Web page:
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Spice Storage Ideas


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On 3/25/2018 at 11:18 AM, paulraphael said:

All in the freezer. When my freezer had shelves in the door, I put the bottles there. Now we have drawer-style freezers. I found plastic organization bins (Container store?) that fit the bottles fairly well, though not as convenient as the door shelves. between buying whole spices whenever possible and keeping them in cold storage, they stay much fresher. I alsways have a small mortar/pestle and microplane handy. 

 

@paulraphael, could you please post a photo of this arrangement? I keep my nuts in the freezer but I have just been reading that I should be keeping seeds there too. Many of my spices are in glass jars, and maybe I'll need to change that.

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Does anyone else keep spices in the freezer?*

I've been looking at these freezer safe jars from Lee Valley but I can't see any reasonable way to organize my inadequate freezer space.

 

Edited to add:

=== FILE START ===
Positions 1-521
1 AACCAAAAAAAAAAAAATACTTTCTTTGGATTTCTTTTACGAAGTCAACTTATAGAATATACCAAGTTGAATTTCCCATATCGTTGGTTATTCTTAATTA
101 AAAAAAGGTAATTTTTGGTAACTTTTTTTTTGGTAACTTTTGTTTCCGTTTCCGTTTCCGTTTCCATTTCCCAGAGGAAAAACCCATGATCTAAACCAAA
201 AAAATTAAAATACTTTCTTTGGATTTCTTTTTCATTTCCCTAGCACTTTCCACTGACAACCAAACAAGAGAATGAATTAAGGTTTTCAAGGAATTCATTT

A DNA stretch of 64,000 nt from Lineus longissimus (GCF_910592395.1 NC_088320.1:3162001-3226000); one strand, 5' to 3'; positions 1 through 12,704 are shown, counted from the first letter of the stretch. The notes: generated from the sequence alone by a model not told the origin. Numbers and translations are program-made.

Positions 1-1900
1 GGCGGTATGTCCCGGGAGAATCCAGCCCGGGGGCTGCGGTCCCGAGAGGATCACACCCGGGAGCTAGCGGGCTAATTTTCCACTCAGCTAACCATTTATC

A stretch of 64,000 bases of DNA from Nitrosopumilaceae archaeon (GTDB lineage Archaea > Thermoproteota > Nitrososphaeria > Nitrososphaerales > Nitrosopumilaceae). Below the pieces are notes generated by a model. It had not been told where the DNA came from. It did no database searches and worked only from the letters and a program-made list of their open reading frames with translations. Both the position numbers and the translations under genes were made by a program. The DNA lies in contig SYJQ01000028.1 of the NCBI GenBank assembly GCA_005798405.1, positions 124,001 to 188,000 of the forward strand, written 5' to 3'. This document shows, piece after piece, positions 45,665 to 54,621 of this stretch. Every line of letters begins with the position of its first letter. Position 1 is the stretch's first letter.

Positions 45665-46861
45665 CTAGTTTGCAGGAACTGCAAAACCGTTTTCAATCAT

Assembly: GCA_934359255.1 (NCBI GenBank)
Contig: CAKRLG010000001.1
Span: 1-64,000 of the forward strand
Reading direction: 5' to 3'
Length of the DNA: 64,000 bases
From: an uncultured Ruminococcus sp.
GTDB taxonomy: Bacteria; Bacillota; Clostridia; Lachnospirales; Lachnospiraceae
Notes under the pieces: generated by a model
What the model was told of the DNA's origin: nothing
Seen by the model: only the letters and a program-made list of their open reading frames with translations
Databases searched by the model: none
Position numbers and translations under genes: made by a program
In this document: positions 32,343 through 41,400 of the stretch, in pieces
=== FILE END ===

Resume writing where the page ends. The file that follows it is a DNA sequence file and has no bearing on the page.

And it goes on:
* Could you post some photos, please?

Edited by TdeV (log)
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  • 1 year later...

This topic has been dormant for a while, but I had to report a major advance in spice storage at my house. I have spices stored in a couple of pull-out shelves in my pantry. Some are in plastic containers with the name of the spice written on the lid, but the black lids on Penzey's jars had defeated me until I finally ordered a package of white paint pens. Now all my Penzey's jars have the name of their contents on top!

 

spices.thumb.jpg.b1fa492a59a8a023ee18f7579d1be097.jpg

 

It makes me foolishly happy to look in the spice shelf. A good activity for a socially distanced day.

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Don't ask. Eat it.

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  • 10 months later...

Finally got my spices organized, a big change from ziplocs and a Rubbermaid bin. So happy to not have to root around in all that. Everything is from Lee Valley.

I thought the larger metal tins would be bigger, guess I can't visualize spec measurements well. This is mounted on the wall in my pantry, which is the cupboard under the stairway. 

20210129_121636.jpg

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44 minutes ago, choux said:

Finally got my spices organized, a big change from ziplocs and a Rubbermaid bin. So happy to not have to root around in all that. Everything is from Lee Valley.

I thought the larger metal tins would be bigger, guess I can't visualize spec measurements well. This is mounted on the wall in my pantry, which is the cupboard under the stairway. 

20210129_121636.jpg